How to Replace A Cars Headlight Bulbs | Ultimate Guide

How to Replace A Cars Headlight Bulbs | Ultimate Guide

Have you ever been driving down the road and noticed one of your headlights were out?
 
Your car might prompt you with a message such as “headlight malfunction”, or maybe you’ll just get a little yellow bulb icon that turns ON and that’s it. 
 
You KNOW it’s just a matter of time before the other bulb goes dead and you’ll end up “driving blind”. While it’s true that bulbs do go bad a few times during a cars lifetime, it’s also true that it’s very easy to replace them. 
 
When it becomes time to replace your headlight bulb(s), don’t worry. In most cases, it can take less than 30 minutes of your time. In this article, I’ll outline each necessary step required to make your process seemless. 

Table of Contents

Replacing Your Bulb: Steps

Step 1 of 5: Figure Out The Type of Bulb You Need.

Ways believe it:.

  • The Owners Manual
  • Internet

First, you need to figure out the correct size of the light bulbs. One of the easiest ways to check this information is to look at the user's manual of your car.

Most cars have original owner manuals in GloveBox. In case you do not have one, there is another option. 2nd option - just use the Internet.

Use these requests, any other similar combination to shorten the search:

"Year" + "Make" + "Model" + "The size of the headlight lamp" + "diagram"

I can not sufficiently emphasize that almost every car has its own unique requirements. Some cars need different dimensions of the bulbs for low and high beam lamps (which means that two different lamps are required).

If you live in an area where Autozone, advance auto parts, oreillys or any other car spare parts are near, call them or just stop and ask.

For some reason, if Sylvania has a highlighted page to help you find the exact size of the light bulb. You will have to deal with different settings to narrow your car, but there you have to find what you are looking for.

Once you find out this, you need to know if you replace xenon, halogen or LED lamps.

If you do not know what makes each type of lamp Great, I broke it below:

  1. HALOGEN - MOST COMMON AND CheAPEST OPTION WITH DECENT LIGHT OUTPUT. Their Lifespan Tends to Be Quite Long, But The Energy The Use Tends to Be Wasted Through Heat.
  2. Xenon / Hid - The Brightest of Them All, Working Quite Well In Projector and Reflector Housings. They Are The most Expensive Option and Can Cause A Lot Of Glare to Other Drivers.
  3. LED - Use Far Less Heat to Operate Than Hid's or Halogens. Their Brightness Levels Are Between Halogen and Xenon Bulbs. WHEN IT COMES TO LONGEVITY, THEY CAN LAST THE LONGEST (by a good margin).

Caution: It is important to use the correct lamp type. The inability to do this can lead to overheating of the light bulbs, the headlight housing and melting of the connections.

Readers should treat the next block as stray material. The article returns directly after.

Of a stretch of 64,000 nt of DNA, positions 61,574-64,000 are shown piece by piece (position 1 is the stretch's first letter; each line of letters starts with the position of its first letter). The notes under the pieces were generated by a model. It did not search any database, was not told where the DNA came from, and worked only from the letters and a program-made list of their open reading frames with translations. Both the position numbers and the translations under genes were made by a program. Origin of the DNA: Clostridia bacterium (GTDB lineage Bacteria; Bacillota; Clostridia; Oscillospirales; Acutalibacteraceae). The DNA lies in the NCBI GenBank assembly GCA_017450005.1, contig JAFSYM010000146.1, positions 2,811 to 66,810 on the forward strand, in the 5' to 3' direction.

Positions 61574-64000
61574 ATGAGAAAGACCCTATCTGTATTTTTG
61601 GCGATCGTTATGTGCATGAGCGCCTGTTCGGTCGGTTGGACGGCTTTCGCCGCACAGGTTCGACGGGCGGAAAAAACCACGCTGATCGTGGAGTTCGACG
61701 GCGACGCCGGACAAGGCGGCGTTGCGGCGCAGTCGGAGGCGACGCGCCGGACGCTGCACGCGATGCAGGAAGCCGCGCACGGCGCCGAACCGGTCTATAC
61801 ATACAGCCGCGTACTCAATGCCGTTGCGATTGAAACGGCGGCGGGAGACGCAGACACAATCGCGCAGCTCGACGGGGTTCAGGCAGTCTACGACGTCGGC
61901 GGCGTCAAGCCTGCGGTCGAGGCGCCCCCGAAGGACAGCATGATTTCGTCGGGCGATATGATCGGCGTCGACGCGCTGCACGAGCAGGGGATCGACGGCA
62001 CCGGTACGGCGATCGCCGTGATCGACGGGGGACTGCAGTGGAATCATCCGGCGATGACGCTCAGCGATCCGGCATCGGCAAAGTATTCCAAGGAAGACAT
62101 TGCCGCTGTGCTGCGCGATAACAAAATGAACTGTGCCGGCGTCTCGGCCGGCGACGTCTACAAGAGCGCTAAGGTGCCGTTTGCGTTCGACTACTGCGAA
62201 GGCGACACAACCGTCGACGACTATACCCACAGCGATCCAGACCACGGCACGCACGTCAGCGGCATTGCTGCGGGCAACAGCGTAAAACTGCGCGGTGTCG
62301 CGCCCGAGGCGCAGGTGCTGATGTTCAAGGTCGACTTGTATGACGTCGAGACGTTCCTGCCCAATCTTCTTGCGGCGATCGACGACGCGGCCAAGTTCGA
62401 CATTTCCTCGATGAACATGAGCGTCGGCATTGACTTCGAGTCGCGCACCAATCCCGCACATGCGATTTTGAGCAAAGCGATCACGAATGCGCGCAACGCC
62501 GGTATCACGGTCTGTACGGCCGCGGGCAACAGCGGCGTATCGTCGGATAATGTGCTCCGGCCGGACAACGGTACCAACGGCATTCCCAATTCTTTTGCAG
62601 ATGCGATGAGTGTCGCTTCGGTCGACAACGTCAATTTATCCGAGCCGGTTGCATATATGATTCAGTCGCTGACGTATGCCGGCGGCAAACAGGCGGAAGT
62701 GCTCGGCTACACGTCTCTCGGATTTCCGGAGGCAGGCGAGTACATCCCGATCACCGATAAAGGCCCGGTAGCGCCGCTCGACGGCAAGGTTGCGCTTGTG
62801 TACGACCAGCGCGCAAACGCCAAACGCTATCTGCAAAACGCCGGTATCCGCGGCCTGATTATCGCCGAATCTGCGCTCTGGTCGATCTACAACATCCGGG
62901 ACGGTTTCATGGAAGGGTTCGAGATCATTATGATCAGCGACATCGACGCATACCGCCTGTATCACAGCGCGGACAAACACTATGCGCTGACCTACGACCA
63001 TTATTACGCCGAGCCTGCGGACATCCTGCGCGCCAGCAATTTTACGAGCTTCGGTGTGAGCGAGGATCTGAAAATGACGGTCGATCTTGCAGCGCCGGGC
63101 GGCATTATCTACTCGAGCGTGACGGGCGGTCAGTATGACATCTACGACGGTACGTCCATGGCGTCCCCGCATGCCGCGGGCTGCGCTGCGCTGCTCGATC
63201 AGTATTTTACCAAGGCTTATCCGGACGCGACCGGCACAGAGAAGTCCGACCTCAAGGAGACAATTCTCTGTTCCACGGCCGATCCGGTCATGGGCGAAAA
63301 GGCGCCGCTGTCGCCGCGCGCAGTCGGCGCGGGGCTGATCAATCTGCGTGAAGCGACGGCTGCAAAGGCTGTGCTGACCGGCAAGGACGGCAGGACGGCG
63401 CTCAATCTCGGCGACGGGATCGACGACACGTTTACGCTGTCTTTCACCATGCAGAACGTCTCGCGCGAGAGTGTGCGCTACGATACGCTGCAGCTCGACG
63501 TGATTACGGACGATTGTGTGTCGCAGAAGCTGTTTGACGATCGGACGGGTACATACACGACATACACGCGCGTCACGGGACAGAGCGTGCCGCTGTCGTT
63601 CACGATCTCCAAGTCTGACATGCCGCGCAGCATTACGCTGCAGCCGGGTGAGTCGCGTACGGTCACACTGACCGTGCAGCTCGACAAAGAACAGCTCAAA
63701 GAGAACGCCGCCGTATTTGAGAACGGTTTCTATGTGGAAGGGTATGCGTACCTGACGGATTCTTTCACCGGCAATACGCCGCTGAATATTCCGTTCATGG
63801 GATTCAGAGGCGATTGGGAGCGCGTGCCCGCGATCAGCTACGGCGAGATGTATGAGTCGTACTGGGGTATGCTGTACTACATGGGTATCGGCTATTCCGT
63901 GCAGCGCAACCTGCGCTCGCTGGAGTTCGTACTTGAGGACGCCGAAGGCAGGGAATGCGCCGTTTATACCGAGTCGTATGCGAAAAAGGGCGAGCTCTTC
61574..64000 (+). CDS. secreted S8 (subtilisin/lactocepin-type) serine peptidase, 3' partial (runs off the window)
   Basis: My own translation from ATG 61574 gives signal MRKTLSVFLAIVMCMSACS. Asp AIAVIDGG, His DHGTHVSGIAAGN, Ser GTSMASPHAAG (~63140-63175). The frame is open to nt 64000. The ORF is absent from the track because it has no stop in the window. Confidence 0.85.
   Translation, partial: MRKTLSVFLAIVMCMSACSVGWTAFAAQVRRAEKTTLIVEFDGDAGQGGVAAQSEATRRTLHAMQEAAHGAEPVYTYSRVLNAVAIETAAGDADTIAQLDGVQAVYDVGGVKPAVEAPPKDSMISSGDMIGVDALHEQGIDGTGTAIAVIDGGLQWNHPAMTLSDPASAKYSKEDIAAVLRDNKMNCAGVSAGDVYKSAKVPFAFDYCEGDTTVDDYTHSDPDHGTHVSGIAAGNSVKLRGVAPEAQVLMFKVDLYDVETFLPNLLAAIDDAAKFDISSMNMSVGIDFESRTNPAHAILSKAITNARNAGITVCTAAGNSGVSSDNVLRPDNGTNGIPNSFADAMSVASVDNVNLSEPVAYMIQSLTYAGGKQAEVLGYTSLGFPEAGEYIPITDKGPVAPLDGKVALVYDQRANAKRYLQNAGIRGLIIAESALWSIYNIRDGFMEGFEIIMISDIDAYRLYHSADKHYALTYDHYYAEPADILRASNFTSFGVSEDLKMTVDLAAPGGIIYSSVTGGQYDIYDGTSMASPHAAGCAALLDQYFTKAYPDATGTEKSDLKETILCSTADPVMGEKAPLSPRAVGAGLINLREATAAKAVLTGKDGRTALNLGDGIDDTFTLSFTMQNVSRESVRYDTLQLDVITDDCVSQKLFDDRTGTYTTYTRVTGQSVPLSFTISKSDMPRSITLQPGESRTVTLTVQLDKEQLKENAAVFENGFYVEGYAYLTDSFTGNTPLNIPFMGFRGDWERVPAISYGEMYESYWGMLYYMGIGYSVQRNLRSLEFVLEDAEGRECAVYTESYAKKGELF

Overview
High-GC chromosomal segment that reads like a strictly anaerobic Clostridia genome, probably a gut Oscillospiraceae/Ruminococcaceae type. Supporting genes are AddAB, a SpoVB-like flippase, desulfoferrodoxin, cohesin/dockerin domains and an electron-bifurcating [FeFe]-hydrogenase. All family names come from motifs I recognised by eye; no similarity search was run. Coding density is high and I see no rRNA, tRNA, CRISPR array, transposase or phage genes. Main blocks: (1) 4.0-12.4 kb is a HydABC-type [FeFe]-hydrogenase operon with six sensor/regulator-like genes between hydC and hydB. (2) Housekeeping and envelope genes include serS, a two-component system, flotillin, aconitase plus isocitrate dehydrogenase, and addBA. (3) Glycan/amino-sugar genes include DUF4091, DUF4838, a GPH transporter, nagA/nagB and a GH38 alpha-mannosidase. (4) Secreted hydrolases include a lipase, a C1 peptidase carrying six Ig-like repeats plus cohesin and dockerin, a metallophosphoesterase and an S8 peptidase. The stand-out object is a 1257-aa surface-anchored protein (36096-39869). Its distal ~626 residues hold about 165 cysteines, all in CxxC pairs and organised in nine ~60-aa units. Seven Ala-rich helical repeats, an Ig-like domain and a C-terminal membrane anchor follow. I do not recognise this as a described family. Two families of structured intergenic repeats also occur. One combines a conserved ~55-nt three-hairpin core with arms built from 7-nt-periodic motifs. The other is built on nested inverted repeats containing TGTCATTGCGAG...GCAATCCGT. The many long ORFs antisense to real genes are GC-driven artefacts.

Step 2 of 5: Buying The Right Kit.

Now that you have the right size, you need to choose the appropriate lamp type. If your car came with halogen lamps, you can either replace with their halogen or xenon. If possible, comes with HID (xenon) headlight bulbs, it will be the brightest option.

If your car has projectors, it is possible to replace the bulbs or halogen, xenon or even the LED. For example, Toyota Prius from 2010 had a headlight projector casing with halogen lamps. I finished finding a set of LED bulbs that were converated directly in the housing.

Step 3 of 5: Remove The Old Headlight Bulbs.

Take your new bulbs from the package and retain them aside. If you work with a halogen or xenon, put on the latex gloves so that you do not touch the lamps with bare hands (the oil from your fingers can cause the bulge prematurely).

Open your hood and find the bulbs, whether high or low beams. This guide is created only for general knowledge, and not specific for any particular car.

Access to lamps are usually quite simple, but in rare cases you either have to unscrew several bolts to get there or even remove the front bumper.

Assuming that you can easily access your lamps, withdraw them and put them aside.

Note. Keep your car.

STEP 4 OF 5. REPLACE WITH NEW BULBS.

Before installing new headlights, do not replace only one bully. It is strongly recommended to replace both, even if the other still works.

You can keep good somewhere for emergencies, but a rule to replace with pairs.

Install the headlight lamps into the appropriate case.

Step 5 of 5. Reconnect and Test.

Before collecting everything you divorced, check your bulbs to make sure they work properly. This can be done, fixed new bulbs in place, reuniting the necessary wires and turn on the light. Although the lights are alone, go before your car and make a visual inspection.

They:

  • Installed Correctly.
  • Pointing in the right direction.
  • Both Emit The Same Brightness.

After these things checked, continue and collect everything you have divorced.

IT WILL BE 100% Worth IT

If you do not have automatic headlights, be sure to adjust the bulbs to lines with each other evenly. As soon as you install the lamp, and everything checks, you have reached the end of this manual.

You can say that it was too simplified, and you will be right. For some it may not be so easy.

Personally, I did it at least a dozen times on my own car (Chevrolet Bolt EV). The difference between the lamps and the HID LED was significant. I am certified like a guy as a whole, they are also instantaneously as an electric acceleration of the car.

Even if your bulbs are not burned, but you notice the lack of productivity, get the best. Look at the right type of light bulbs for your car. If you want a few tips, contact me (contact your reference below).

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Andy Clayton a*d*0*1*1*8*@gmail.com

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